Storytelling can be an effective way of teaching valuable lessons to children, says a researcher.
Jillian Yawney, a graduate student from the University of Alberta's School of Library and Information Studies believes that storytelling is an interactive tool that motivates children to learn more.
Yawney conducted the study with a group of fourth graders in Edmonton and told them the "The Lost Lemon Mine" story. The students were later asked to write a one-page report and "solve" the mystery by making an informed decision based on research they completed.
She helped by teaching the students lessons in key word searching, determining credibility and note taking.
The findings revealed that storytelling approach engaged the students and encouraged them to learn more.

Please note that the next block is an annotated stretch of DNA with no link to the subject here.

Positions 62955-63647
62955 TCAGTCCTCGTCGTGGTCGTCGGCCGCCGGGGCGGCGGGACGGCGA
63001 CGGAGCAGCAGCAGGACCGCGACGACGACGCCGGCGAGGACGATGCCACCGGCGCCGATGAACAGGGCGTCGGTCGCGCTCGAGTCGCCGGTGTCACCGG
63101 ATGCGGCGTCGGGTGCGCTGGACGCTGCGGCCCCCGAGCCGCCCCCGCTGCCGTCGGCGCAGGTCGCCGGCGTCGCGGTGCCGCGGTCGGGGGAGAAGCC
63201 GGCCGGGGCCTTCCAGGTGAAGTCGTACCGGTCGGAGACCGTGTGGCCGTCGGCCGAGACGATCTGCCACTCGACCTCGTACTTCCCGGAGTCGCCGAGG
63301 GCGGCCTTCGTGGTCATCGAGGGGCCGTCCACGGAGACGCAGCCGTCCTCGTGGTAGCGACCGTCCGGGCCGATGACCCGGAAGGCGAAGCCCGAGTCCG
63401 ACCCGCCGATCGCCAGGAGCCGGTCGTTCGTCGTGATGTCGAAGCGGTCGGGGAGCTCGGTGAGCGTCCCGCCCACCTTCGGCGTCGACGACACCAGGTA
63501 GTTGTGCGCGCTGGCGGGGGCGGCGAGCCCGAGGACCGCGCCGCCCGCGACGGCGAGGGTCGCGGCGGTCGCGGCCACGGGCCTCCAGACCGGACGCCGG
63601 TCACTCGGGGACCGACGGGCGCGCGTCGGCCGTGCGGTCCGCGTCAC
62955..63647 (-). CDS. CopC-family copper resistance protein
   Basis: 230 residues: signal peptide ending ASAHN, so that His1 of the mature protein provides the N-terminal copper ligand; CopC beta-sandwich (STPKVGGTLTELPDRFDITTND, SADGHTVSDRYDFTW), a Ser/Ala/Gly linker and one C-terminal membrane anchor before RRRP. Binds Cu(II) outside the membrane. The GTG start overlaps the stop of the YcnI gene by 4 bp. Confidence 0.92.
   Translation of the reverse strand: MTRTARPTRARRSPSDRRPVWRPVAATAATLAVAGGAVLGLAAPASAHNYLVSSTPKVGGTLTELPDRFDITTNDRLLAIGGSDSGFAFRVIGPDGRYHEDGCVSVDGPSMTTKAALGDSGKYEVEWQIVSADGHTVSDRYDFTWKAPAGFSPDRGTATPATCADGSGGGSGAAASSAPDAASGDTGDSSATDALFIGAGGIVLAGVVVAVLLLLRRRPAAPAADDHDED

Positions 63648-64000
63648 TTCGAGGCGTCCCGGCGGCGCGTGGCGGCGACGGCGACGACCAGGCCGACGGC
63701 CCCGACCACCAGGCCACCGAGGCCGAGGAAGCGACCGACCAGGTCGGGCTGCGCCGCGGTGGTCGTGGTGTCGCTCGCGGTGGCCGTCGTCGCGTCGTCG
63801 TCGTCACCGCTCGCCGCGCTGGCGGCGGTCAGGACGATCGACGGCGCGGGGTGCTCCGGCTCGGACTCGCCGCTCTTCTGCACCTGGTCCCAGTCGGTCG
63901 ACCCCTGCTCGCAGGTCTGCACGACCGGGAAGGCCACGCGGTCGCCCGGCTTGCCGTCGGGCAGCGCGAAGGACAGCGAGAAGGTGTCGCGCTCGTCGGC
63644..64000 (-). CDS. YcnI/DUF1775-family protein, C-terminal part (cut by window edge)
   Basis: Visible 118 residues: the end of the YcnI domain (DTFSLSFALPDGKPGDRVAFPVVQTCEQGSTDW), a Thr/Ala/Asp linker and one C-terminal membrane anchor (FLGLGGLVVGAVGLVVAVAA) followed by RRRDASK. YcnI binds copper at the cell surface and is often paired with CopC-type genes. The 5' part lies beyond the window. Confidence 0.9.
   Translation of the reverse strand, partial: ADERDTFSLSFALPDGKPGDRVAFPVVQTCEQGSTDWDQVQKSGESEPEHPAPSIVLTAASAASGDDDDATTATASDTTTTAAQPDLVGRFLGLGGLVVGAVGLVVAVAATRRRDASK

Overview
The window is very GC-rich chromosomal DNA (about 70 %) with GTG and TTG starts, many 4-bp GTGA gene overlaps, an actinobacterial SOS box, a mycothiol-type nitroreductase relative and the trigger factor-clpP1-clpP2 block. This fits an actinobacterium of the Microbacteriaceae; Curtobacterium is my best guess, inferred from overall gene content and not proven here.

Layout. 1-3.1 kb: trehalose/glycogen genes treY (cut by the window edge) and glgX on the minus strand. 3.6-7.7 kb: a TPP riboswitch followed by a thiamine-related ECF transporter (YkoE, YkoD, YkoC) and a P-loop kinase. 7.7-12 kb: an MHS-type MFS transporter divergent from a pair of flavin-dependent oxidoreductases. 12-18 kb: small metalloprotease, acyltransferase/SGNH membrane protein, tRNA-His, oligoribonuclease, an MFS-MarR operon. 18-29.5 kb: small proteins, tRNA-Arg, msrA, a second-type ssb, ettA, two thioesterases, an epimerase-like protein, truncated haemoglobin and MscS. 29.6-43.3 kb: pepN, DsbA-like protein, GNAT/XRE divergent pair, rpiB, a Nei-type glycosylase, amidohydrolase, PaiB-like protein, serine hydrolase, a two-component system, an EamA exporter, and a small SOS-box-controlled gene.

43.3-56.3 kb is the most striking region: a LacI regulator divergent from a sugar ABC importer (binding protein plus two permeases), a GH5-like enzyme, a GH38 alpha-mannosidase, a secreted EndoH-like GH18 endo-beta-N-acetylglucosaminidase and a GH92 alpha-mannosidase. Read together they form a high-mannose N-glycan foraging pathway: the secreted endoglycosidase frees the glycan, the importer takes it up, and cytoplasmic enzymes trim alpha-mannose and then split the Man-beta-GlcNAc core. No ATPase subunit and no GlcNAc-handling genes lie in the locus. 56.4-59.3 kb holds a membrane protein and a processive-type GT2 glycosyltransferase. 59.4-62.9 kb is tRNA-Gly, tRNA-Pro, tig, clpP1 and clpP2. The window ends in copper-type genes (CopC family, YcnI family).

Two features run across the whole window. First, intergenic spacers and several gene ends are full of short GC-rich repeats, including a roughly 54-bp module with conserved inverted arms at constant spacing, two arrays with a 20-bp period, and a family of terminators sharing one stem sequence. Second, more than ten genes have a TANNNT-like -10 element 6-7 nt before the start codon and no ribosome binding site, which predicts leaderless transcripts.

The comments made by the students included "when you were storytelling a little mini movie was running in my head and that's just where all the ideas came from" and "I want to find out more because I liked your stories."
Yawney believes that the story telling approach can be applied for different disciplines.
"I would like teachers to be more aware of the use of story, crossing all disciplines and all ages," she said.
She suggested that this approach could be used by high school teachers while teaching about Galileo Galilei, Albert Einstein or World War II.